Issue 3

Issue 3 | 11.01.2018 | Holland, MI

Small boat naval flag from early 1900s. Photo by KS.

V      O      T      E

Dónde votar:

El mapa:

¿Preguntas? City Clerk’s Office: (616) 355-1301,

Photo by Troye Owens

What Michiganders Can Learn From Oregonians

By Martha Raab
Nov. 1, 2018

I have never earned an “I voted” sticker.

I have a very vivid memory from my childhood of my dad coming home late from work because he stopped to vote on his way home. I remember it seeming very special and prestigious, but I’ve never been able to do it myself.

I was born and raised in Oregon, where unlike Michigan, voting is done entirely by mail, and despite having voted in every election since the age of 18, I have never done so in person. The idea of going to a polling place and going in a booth to vote is as foreign to me as riding a camel across the Gobi Desert. I know it happens, I’ve seen people do it on TV, but I’ve never done it and probably never will.

In 1998, when I was still in high school, Oregon voters went to their polling places and voted to pass Ballot Measure 60, thereby making Oregon the first state to enact exclusively by-mail voting.

Since then, Washington and Colorado have followed suit, and others have expanded various types of vote-by-mail. Nevertheless, it’s perplexing there are still only three states that allow all of their voters to vote from home. Michigan has a very strict (by Oregon standards) set of requirements for absentee voting. What purpose does this serve?

I recently asked my father which method of voting he prefers. He must have been one of those who voted “no” in November 1998.  He said that voting in person is better because if a person cares enough to vote, they’ll take the time to go to their polling place. What if, I countered, you’re someone like me who works late, going straight from one job to the next? He explained to me that in the past, polling places stayed open until 8:00. I pointed out that I had worked until 10:00 the night before. He said that in that case, I could have voted via an absentee ballot.

So, if you care enough to vote, you should vote…by mail.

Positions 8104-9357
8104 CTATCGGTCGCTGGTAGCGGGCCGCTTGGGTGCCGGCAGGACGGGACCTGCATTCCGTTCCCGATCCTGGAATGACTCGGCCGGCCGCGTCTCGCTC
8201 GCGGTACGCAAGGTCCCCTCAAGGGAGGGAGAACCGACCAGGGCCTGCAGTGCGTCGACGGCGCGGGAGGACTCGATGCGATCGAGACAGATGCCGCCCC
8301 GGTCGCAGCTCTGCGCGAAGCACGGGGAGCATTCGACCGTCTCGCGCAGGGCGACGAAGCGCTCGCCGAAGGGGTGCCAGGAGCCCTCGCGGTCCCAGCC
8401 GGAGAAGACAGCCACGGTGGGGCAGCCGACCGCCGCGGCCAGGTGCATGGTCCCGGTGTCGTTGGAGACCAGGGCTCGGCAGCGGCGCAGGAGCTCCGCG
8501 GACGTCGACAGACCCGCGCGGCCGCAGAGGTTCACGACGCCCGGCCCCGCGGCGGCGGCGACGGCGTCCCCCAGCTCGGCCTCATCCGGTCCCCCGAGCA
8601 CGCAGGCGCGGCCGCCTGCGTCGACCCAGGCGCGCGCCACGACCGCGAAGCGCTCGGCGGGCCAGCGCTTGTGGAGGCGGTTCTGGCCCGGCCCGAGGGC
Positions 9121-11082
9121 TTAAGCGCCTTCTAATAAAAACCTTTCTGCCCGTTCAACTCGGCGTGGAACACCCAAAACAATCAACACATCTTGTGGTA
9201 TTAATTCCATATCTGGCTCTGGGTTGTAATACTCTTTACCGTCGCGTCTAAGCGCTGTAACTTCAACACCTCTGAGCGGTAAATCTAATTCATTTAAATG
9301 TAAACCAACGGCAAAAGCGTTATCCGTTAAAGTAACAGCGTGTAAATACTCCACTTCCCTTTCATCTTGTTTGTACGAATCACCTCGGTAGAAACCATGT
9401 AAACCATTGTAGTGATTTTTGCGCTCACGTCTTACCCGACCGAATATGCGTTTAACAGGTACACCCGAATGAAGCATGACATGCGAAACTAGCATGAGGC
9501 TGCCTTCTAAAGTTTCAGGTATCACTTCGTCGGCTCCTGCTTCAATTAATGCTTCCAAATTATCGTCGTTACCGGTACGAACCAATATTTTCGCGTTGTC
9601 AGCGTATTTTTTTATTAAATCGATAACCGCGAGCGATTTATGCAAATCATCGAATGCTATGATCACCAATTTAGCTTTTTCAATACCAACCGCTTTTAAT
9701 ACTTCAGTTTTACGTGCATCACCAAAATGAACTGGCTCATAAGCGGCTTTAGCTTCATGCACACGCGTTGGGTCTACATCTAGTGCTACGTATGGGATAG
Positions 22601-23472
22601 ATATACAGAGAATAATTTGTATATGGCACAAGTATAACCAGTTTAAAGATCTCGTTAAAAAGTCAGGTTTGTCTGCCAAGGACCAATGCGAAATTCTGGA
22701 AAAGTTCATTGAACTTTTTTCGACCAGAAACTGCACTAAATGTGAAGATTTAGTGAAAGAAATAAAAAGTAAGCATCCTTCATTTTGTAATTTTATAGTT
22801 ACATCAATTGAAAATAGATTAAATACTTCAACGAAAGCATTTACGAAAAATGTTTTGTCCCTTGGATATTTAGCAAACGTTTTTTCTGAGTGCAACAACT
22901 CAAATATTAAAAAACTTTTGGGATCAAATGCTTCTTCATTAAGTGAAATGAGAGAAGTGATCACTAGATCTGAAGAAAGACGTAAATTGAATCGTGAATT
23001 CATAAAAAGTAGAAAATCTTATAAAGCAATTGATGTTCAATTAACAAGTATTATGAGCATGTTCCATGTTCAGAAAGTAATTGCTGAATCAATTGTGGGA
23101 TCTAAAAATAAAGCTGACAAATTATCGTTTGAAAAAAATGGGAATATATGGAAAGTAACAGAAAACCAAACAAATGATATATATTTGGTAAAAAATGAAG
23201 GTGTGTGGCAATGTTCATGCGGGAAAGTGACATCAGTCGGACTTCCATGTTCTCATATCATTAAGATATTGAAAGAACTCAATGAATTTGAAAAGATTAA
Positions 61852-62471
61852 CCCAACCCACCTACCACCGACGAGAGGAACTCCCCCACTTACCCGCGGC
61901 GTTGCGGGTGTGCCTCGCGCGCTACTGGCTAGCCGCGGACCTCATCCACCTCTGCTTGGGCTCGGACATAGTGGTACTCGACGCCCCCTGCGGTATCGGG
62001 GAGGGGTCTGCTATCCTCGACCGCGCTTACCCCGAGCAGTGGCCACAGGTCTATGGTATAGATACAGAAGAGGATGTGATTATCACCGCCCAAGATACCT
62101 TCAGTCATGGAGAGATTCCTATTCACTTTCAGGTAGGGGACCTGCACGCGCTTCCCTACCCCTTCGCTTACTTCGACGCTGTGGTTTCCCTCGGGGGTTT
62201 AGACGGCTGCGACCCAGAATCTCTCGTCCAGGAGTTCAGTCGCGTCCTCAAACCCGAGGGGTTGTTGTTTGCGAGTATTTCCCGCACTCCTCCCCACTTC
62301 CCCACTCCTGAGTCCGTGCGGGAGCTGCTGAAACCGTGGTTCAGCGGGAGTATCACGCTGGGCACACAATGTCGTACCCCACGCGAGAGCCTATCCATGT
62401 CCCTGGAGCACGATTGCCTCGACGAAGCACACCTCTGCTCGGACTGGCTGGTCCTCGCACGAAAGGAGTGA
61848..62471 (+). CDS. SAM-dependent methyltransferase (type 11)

I don’t know what motivates Michigan or any other state to resist voting by mail. But I do know this: Voting shouldn’t be a what-doesn’t-kill-you-makes-you-stronger endeavor. Why should voting be difficult? Why should people have to stand in line (for hours in some precincts) to vote? Or worry about voter ID laws (signed ballots are checked against the signatures on record)? Why should people have to take time off work to do it, or worse, have to do it when they’re exhausted from a long day of work? What’s the harm in allowing people to vote when they have plenty of time to focus on this significant task?

States save millions a year by utilizing vote-by-mail, and Oregon, Washington, and Colorado have seen increased voter turnout – much higher than the national average – since eliminating polling places. At a time when national voter turnout is at a low, shouldn’t state governments be working to increase voter engagement?

I really have always wanted an “I voted” sticker. I suppose I see it as a symbol of accomplishment. But I was wrong in my childhood notion that voting was a prestigious act.  Voting should be made uncomplicated for anyone who wishes to do it.  Universal by-mail voting would be a crucial step toward accomplishing just that.

– Martha Raab is a lifelong Oregonian who teaches in Portland, Oregon—not to be confused with Portland, Michigan.

Small boat naval flag from early 1900s. Photo by KS.

Vote! ¡Vota! Vote! ¡Vota!

By Kathleen Schenck
Nov. 1, 2018

Dónde votar:

El mapa:

¿Preguntas? City Clerk’s Office: (616) 355-1301,

We don’t need more mudslinging. We don’t need to go high when they go low, because there truly is no “Us” versus “Them”. There’s a country in pain, with Michigan symbolically and geographically in the middle of that pain. What we need is sound governing.

Rather than point out all the reasons why the current federal administration is failing us (though you can read about it in Max Boot’s op-ed in the Washington Post here or Charles M. Blow’s op-ed in the New York Times here) and the missteps from local candidates (though you can read about it in Suzanne McDonald’s op-ed in the Holland Sentinel here), Holland Weekly would like to share a voter’s guide for this coming Tuesday, November 6, 2018. Simply put, vote Democrat.